What's the difference between a vaulted ceiling and a cathedral ceiling?
In this regard, what is the difference between a vaulted ceiling vs cathedral ceiling?
A cathedral ceiling is two equal, sloping sides that are parallel to the pitch of the roof where the two sides slope and meet at a ridge that runs across the length of the room. A vaulted ceiling does not have two equal, sloping sides that are parallel to the roof's pitch.
Subsequently, question is, are vaulted ceilings good? Vaulted ceilings do allow for good skylight placement. Inside, they do a great job of displaying wood beams. Rather than hanging low (and at an awkward angle to be viewed), on the vaulted ceiling they are raised higher and angled better to be seen.
Also, what is considered a vaulted ceiling?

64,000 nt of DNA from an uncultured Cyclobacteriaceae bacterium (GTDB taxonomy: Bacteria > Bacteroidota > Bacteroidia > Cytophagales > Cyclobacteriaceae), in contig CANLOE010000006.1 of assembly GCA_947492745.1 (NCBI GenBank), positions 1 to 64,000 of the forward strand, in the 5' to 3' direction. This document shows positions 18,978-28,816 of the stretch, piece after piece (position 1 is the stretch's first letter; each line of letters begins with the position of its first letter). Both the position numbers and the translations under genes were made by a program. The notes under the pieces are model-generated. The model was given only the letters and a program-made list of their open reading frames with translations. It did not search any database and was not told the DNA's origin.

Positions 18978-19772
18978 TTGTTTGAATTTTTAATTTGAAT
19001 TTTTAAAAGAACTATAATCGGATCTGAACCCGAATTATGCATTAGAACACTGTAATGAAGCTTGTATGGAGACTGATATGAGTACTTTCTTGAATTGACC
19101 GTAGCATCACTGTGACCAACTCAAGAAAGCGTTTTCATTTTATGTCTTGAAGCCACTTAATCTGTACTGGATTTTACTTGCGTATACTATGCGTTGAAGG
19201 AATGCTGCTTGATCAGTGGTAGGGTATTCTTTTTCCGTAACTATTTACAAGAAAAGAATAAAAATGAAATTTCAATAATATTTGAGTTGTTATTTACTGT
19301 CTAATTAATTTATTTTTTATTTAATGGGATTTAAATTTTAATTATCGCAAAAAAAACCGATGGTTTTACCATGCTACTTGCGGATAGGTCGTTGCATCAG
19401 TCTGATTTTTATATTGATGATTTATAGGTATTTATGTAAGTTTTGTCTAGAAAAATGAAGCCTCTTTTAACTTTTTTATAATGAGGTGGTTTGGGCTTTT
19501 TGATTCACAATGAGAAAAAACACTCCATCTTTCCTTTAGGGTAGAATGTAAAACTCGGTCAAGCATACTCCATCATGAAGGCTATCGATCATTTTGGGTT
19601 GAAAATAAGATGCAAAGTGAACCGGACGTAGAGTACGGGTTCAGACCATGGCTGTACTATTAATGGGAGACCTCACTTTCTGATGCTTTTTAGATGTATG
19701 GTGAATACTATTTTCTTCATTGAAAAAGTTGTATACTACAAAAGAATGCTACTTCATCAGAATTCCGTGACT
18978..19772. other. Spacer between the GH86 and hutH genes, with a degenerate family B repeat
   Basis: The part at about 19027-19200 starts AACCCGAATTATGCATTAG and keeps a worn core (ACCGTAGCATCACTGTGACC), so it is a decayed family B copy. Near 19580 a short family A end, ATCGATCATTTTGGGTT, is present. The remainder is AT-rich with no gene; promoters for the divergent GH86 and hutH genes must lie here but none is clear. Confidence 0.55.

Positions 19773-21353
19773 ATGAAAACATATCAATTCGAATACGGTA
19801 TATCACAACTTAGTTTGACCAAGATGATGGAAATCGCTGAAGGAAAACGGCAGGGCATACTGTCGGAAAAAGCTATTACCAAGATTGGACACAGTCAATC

Vaulted ceilings are known by quite a few names, high ceilings and raised ceilings being a few. By definition, vaulted ceilings are arched. But, it isn't necessary for a vaulted ceiling to be so. Any raised ceiling with the height of no less than 8 feet is considered a vaulted ceiling.
Do cathedral ceilings cost more?
Building Cost Vaulted ceilings cost more to build because they require more building materials and more labor. Larger ceilings can create a steeper roof line. Vaulted ceilings can also require special insulation, more beams and non-standard framing material -- all of which are more costly.